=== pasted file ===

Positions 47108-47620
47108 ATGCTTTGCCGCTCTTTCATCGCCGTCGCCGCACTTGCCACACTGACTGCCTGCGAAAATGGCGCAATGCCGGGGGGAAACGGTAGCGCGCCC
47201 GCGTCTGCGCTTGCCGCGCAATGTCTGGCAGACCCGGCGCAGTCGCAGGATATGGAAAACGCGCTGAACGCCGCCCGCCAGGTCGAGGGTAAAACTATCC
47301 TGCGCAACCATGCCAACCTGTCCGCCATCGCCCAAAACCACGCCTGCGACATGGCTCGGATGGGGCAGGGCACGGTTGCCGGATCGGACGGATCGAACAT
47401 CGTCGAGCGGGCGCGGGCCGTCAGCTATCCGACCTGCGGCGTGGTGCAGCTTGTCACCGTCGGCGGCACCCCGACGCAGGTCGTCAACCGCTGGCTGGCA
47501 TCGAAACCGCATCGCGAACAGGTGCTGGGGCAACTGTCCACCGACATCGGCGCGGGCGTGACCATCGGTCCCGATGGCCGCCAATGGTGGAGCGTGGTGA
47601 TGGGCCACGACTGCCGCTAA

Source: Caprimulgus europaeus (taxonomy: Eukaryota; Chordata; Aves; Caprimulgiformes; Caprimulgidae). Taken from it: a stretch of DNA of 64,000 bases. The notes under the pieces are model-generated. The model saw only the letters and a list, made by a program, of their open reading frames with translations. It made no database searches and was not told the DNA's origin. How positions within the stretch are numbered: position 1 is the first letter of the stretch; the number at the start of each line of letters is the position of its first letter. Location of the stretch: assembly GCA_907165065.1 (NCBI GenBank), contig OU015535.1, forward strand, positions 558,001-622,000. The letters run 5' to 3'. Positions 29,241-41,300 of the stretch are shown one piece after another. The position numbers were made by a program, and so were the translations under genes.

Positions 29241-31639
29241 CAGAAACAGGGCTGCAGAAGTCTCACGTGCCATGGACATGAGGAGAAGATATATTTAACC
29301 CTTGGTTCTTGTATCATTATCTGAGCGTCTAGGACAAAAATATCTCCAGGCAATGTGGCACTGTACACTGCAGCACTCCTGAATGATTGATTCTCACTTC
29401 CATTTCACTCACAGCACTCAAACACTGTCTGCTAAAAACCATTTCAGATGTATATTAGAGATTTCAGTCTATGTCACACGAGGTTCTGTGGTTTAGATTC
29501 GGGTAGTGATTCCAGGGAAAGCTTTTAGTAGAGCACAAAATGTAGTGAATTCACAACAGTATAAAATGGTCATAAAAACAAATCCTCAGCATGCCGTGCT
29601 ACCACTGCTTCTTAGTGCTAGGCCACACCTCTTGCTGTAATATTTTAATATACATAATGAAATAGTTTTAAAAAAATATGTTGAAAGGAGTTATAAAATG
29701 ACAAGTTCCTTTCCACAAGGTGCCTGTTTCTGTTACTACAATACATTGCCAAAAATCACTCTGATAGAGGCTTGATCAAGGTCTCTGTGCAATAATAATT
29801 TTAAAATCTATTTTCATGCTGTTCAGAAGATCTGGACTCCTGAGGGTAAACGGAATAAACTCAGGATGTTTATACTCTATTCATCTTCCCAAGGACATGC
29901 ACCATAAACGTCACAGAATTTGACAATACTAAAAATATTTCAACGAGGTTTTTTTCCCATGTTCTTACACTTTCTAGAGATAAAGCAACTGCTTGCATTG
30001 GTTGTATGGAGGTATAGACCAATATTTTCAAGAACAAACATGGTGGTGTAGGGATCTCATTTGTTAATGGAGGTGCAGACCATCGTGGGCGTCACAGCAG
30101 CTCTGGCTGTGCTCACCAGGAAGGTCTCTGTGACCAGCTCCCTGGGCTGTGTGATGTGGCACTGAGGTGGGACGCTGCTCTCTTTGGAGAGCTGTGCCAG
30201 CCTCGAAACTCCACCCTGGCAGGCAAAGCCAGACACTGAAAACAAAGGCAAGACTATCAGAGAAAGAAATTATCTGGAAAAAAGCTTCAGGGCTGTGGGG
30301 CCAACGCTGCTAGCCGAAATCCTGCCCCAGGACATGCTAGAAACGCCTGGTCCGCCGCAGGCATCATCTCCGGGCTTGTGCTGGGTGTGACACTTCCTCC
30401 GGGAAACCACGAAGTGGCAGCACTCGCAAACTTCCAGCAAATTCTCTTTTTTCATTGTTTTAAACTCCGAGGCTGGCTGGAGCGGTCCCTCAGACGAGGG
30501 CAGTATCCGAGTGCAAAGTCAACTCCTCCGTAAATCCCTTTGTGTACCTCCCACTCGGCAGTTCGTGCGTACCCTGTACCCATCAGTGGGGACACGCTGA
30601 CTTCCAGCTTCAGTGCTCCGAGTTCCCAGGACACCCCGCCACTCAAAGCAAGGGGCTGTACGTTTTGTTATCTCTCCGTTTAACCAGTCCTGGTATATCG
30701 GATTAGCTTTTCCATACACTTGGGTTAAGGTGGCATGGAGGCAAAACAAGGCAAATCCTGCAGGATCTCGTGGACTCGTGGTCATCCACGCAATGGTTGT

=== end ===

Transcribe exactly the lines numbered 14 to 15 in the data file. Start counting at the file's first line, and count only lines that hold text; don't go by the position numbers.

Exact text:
29601 ACCACTGCTTCTTAGTGCTAGGCCACACCTCTTGCTGTAATATTTTAATATACATAATGAAATAGTTTTAAAAAAATATGTTGAAAGGAGTTATAAAATG
29701 ACAAGTTCCTTTCCACAAGGTGCCTGTTTCTGTTACTACAATACATTGCCAAAAATCACTCTGATAGAGGCTTGATCAAGGTCTCTGTGCAATAATAATT